Alexandra,  Princess   of   Wales's   Own
Page 3 - 1914. Start of War. Home defence. Training.
14th MARCH - Letter to the Editor, North Eastern Daily Gazette:-
I wish to point out, through the columns of your widely read paper, that the above detachment, which I have the honour to command, is in need of a few recruits of good physique.
I would like recruits to come forward at once in that they may be efficient for the Annual Training, which probably takes place at the end of July at Conway, North Wales.
Each fully efficient man who does his annual 15 days training in camp is entitled to a bounty of �1, in addition to his pay and separation allowance.
Full particulars can be obtained from Colour Sgt Instructor Webb, 4th Yorks Drill Hall, Abingdon Rd, Middlesbrough.
I am yours faithfully,
G H Bowes-Wilson. [Capt].

Yarm Company C at Camp.
Only man identified, James Walls, back row shown.
Photograph kindly contributed by Great Grandson of James Walls, Martin Jones, native of Yarm and now living at Ferrensby, nr Boroughbridge, N Yorks.

4th Battalion men on the Range.
No one identified.
Photograph kindly contributed by Great Grandson of James Walls, Martin Jones, native of Yarm and now living at Ferrensby, nr Boroughbridge, N Yorks.

28 JUNE. Archduke Ferdinand, heir to the Austrian throne was shot in Sarajevo, starting the First World War.
The killing of the Archduke was only the spark that ignited a powder keg of World problems.
Nationalism and Imperialism were rampant.
The French and Germans had old grievances to settle.
Small nations wanted independence.
The Germans, powerful, but enclosed and desiring expansion were jealous of British sea power and the British and French colonies and had come close to War in the recent past.
The Germans, Austrians, Russians and others were ruled by autocratic powers, detached from the terrible reality of what could destroy themselves and many of their peoples, for whom they often cared little.
Diplomacy was an intrigue conducted by similar aristocrats and no system of communication existed to draw back from a devastation that could have been avoided and was to change the World forever.
European wars in the past had been settled in pitched battles using short range cannon, cavalry charges, rifles and bayonets.
At first it seemed it would be that way again.

"G", Skelton detachment of the 1/4th Battalion. Probably at their Annual Camp, Redcar, N Yorks, July/August 1913 .
[Photograph kindly donated by Peter Appleton of Skelton, N Yorks. His Grandad, Fred. is the third face from the bottom looking out of the tent.]

Back row, second from Left, Amos Marley. Far right, Fred Appleton.
Middle row, far right, Charles Preston. Middle row, second from right, Herbert Cook [my Grandad].
Herbert was awarded the Military Medal in 1916. In Jan 1917 he was hit by a shell and died of wounds near Albert, Somme. [Photo owned by website.]

The Loftus detachment of G Company.
Almost certainly waiting for the train to take them to Annual Camp. Possibly the last one in July 1914 at Deganwy, Wales.
Photograph kindly contributed by John Hannah of the East Cleveland Image site, via Andrew Barwick.

JULY - The local 4th Battalion of the Yorkshire Regiment were part of the "Northumbrian", Division and were at Deganwy Camp in Wales for the annual Divisional Training.
The last few days were full of rumours of pending War and when the Camp broke up on the 3rd of August, each Company proceeded to its own Headquarters.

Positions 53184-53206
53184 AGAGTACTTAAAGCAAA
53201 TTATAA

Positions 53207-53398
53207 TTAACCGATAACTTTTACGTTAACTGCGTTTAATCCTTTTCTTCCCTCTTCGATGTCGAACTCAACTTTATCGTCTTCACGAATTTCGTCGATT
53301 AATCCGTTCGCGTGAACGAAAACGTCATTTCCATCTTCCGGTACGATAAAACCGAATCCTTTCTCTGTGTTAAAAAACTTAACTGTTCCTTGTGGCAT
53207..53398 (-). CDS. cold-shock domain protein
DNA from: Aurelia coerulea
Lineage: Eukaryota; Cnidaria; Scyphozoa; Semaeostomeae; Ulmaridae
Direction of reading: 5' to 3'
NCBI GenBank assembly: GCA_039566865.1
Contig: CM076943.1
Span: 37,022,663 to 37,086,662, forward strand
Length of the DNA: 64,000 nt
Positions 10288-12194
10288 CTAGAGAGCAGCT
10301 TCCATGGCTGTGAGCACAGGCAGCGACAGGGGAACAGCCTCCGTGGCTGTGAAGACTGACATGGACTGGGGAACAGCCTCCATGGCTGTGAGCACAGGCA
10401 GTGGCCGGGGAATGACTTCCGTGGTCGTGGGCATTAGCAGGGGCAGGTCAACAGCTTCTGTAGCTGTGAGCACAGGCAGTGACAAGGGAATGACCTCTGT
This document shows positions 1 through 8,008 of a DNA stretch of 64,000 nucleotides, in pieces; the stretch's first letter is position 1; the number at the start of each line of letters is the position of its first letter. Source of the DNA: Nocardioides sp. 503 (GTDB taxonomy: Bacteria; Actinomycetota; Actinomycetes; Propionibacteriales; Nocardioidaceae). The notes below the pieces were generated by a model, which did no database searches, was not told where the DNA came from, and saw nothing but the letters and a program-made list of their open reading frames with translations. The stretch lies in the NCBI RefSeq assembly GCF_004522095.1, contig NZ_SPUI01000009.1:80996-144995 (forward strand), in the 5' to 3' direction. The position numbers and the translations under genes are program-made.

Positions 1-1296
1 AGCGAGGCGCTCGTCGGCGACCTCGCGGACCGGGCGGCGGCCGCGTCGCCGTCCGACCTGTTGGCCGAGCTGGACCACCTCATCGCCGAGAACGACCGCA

The last two days of the first week of annual training were full of alarms and excursions, and then we upped sticks, leaving all our company stationery boxes with our mobilisation papers in them, and each company proceeded to its headquarters. Two days later came the orders to mobilise,
reported Lt Col M L Bell, 4th Battalion.

1 AUGUST. Germany declared War on Russia and the next day on her ally France.

4 AUGUST. Germany, circumventing the well prepared French forts in Alsace and Lorraine, invaded Britain's ally Belgium.
Britain, therefore, declared war on Germany.

5 AUGUST - The 4th Battalion, received the order to mobilise.
When each Company had assembled, at Northallerton, it was found that only eleven of the whole Battalion were absent or unaccounted for.
Of these, one was dead and three were at sea. Of the seven absentees nothing is known.

The Drill Hall Skelton, N Yorks. Picture taken at later date.
[Photograph kindly contributed by Graeme Fisher of Drill Halls website.]

The York and Durham Brigade Camp at Deganwy, North Wales.
The Annual Camp in August 1914.

The Regimental History states that after 5 days at Northallerton they moved for a week to Newcastle and finally joined a Brigade camp at Hummersknott Park, Darlington.
A report says men were sent to their home defence locations - coastal areas to watch for invasion, dockyards and other areas of national importance and probably this was a combination of things.
The Germans did, in fact, shell Scarborough and the North East coast from the sea causing long states of "high alert".
At Skelton in Cleveland, the local "G" Company, some 160 men, paraded at their new Drill Hall and performed a ritual that was repeated many times throughout the North Riding of Yorkshire and the whole nation.
The Rev. C.F. Littleton, not having to go himself, addressed the men in a few words, urging them:-
�Be Sober, Be Vidulent, Quit you like men�.
He also went on to say that when the time came for them to go to the front, they would:-
"Be as Englishmen always have been and would fight for the Honour of King and Country."

The 4th Yorks Band at Darlington, September 1914.
Only person identified is Fred Appleton, second from Left in the back Row. [Photograph kindly contributed by Chris Holmes of Surrey.]

Darlington, September 1914. No one identified.
[Photograph kindly contributed by Chris Holmes of Surrey.]
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